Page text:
signaling, though it can use authentication obtained by SIP signaling
   as well. ZRTP does not require any Public Key Infrastructure (PKI).
   ZRT uses normal RTP/AVP profiles for codec payload descriptions. ZRTP
   works over UPD since it is designed to provide security for real-time
   media flows.

6. IANA Considerations

   There are no IANA considerations associated with this memo.

7. Conclusions

   Rich Internet applications may include real time communication usage
   scenarios that differ from the traditional telephony services for
   voice. For Internet-centric usage, the number of SIP related
   standards for presence, IM and multimedia communications can be
   reduced by using only the rendezvous and session initiation
   capabilities of SIP. Such 'simple SIP' implies (1) using SIP without
   network based features and (2) without emulating the telephone
   network. Rich applications, including telephony features can however
   be implemented in the endpoints. This approach for SIP reduces the
   number of SIP related standards, currently from roughly 100 to about
   9. Successful IP communications must however include solutions for
   NAT traversal which are referenced here as well.




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8. Acknowledgements

   We would like to thank Wilhelm Wimmreuter for the detailed review of
   the initial draft and to Arjun Roychaudhury for the comments
   regarding the need for a definition of network based services.

   This document was prepared using 2-Word-v2.0.template.dot.

9.  Changes from version 02

   The text has been rewritten and is based on the presentation to the
   SIPPING WG at the 71 IETF.

10. Informative References

   Since this is an informative memo, we provide no list of mandatory
   SIP related standards, but only an informative list of SIP related
   standards and Internet-Drafts that serve us for the purpose of a
   simple toolkit for SIP.

   [1] RFC 2119 "Key words for use in RFCs to Indicate Requirement
   Levels" by S. Bradner, IETF BCP 14, RFC 2119, March 1997.

   [2] "A Hitchhiker's Guide to the Session Initiation Protocol (SIP)"
   by J. Rosenberg. Internet-Draft, IETF February 2008. Work in
   progress.

   [3] "VoIP RFC Watch by Nils Ohlmeier". Web site that is tracking the
   number and pages of SIP related standards at http://rfc3261.net/"

   [4] RFC 3261: "SIP: Session Initiation Protocol." by J. Rosenberg et
   al. IETF, June 2002.

   [5] RFC 4566: "SDP: Session Description Protocol" by M. Handley et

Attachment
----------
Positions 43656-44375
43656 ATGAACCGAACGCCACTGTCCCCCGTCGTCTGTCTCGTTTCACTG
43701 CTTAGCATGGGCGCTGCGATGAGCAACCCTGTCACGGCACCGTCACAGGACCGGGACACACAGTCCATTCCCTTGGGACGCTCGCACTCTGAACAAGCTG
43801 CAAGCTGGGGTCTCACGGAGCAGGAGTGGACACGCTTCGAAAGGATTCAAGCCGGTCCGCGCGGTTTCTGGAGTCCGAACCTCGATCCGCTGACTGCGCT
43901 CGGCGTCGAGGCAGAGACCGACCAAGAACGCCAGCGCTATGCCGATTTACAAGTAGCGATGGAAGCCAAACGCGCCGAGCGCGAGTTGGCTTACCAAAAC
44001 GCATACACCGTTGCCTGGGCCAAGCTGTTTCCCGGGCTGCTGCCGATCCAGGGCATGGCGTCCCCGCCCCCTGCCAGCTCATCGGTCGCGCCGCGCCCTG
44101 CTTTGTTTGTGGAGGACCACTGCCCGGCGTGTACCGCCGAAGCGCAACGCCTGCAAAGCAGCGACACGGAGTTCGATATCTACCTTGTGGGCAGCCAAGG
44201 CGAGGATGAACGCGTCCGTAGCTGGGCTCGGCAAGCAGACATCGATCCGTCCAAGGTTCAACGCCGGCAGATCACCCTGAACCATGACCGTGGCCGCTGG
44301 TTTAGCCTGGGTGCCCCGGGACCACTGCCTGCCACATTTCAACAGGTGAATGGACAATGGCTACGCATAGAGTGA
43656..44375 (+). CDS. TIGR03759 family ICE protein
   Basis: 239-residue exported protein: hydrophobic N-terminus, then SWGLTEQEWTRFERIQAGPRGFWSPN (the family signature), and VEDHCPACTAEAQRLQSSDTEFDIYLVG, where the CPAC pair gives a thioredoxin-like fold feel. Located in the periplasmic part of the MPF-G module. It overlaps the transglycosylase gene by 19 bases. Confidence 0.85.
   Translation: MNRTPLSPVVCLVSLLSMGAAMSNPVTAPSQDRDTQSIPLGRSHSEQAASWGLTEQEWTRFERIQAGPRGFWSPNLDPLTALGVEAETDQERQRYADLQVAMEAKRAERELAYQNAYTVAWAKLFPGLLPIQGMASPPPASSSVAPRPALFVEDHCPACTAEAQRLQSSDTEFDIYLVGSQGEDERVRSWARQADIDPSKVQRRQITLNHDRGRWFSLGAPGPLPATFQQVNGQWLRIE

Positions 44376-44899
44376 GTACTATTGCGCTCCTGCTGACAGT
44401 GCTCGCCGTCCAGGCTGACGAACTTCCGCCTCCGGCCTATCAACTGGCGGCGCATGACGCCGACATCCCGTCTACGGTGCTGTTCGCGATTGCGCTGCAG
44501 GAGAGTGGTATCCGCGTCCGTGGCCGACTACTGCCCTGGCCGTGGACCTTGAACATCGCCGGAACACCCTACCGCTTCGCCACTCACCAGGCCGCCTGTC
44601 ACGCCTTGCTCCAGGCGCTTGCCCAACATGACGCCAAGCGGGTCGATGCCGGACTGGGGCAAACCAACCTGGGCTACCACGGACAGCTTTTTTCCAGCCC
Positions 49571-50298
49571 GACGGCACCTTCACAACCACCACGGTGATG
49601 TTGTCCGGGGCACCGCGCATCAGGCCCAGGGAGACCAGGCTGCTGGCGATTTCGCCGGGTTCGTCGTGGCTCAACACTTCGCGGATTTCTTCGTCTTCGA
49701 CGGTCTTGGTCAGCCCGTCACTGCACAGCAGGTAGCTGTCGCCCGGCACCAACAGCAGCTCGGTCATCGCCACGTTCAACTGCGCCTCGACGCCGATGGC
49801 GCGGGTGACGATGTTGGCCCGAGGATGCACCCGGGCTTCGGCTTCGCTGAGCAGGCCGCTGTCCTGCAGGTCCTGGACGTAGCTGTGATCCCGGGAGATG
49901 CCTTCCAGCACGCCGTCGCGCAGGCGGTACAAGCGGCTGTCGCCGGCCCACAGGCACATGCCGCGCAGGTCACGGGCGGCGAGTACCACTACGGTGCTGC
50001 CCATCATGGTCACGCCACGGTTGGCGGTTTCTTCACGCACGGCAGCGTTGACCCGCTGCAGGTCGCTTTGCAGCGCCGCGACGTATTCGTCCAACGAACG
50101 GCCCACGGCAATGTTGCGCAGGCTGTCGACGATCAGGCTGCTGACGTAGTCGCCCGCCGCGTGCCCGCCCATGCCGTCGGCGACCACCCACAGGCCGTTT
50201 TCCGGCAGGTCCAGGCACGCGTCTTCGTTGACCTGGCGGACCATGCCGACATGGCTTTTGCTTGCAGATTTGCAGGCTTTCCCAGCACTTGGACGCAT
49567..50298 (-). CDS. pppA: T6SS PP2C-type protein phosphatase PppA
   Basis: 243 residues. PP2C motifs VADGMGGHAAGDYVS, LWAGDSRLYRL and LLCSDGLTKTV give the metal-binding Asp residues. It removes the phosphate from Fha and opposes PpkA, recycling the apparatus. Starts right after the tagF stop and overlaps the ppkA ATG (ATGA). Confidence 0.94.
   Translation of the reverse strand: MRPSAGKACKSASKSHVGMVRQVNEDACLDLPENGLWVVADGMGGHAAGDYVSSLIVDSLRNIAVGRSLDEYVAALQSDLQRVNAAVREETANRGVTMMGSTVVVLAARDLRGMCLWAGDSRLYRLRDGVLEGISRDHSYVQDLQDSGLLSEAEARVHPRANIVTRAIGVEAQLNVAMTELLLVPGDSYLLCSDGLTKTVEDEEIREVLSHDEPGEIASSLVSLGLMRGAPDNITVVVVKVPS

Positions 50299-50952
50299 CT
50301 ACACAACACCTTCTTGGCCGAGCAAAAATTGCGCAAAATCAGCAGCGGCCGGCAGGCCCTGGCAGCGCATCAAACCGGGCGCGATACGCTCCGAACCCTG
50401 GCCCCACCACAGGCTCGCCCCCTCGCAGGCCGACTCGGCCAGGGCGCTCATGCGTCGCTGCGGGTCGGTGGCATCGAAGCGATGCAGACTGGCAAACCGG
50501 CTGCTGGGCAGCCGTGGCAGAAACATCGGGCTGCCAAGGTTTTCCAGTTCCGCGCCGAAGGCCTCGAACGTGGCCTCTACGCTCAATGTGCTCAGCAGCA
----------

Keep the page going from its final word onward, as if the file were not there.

al. IETF, July 2006.

   [6] RFC 3264: "An Offer/Answer Model with the Session Description
   Protocol (SDP)" by J. Rosenberg et al. IETF, June 2002.

   [7] RFC 3840: "Indicating User Agent Capabilities in SIP" by J.
   Rosenberg et al. IETF, August 2004.

   [8] RFC 3263: "SIP: Locating SIP Servers" by J. Rosenberg et al.
   IETF, June 2002.

   [9] RFC 3856: "A Presence Event Package for the Session Initiation
   Protocol" by J. Rosenberg. IETF, August 2004.


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   [10] RFC 3863: "Presence Information Data Format (PIDF)" by J. Sugano
   et al. IETF, August 2004.

   [11] RFC 3428: "SIP Extension for Instant Messaging" by B. Campbell
   et al. IETF, December 2002.

   [12] RFC 4474: "Enhancement for Authenticated Identity Management in
   the Session Initiation Protocol (SIP)" by J. Peterson et al. IETF,
   August 2006.

   [13] "A Call Control and Multi-party usage framework for the Session
   Initiation Protocol (SIP)" by R. Mahy et al. Internet-Draft. IETF
   April 2008, work in progress.

   [14] "Session Initiation Protocol Service Examples" by A. Johnston et
   al., Internet-Draft. IETF, February 2008. Work in progress.

   [15] "Best Current Practices for NAT Traversal for SIP" by C. Boulton
   et al., IETF, April 2008. Internet-Draft. Work in progress.

   [16] "Basic HIP Extensions for Traversal of Network Address
   Translators and Firewalls" by M. Komu et al. Internet-Draft, IETF,
   February 2008. Work in progress.

   [17] "RFC 4347: "Datagram Transport layer Security" by E. Rescorla et
   al. IETF, April 2006.

   [18] "ZRTP: Media Path Key Agreement for Secure RTP" by P. Zimmermann
   et al. Internet-Draft, IETF, March 2008. Work in progress.

Author's Addresses

   Henry Sinnreich

   Adobe Systems, Inc.

   601 Townsend Street,

   San Francisco, CA 94103, USA

   Email: henrys@adobe.com



   Alan B. Johnston

   Avaya


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   Saint Louis, MO, USA

   Email: alan@sipstation.com



   Eunsoo Shim

   Locus Telecommunications, Inc.
   111 Sylvan Avenue
   Englewood Cliffs, NJ 07632 USA
   Email: eunsooshim@gmail.com



   Kundan Singh

   Columbia University Alumni

   660 King Street, #359

   San Francisco, CA 94107, USA

   Email: kundansingh_99@yahoo.com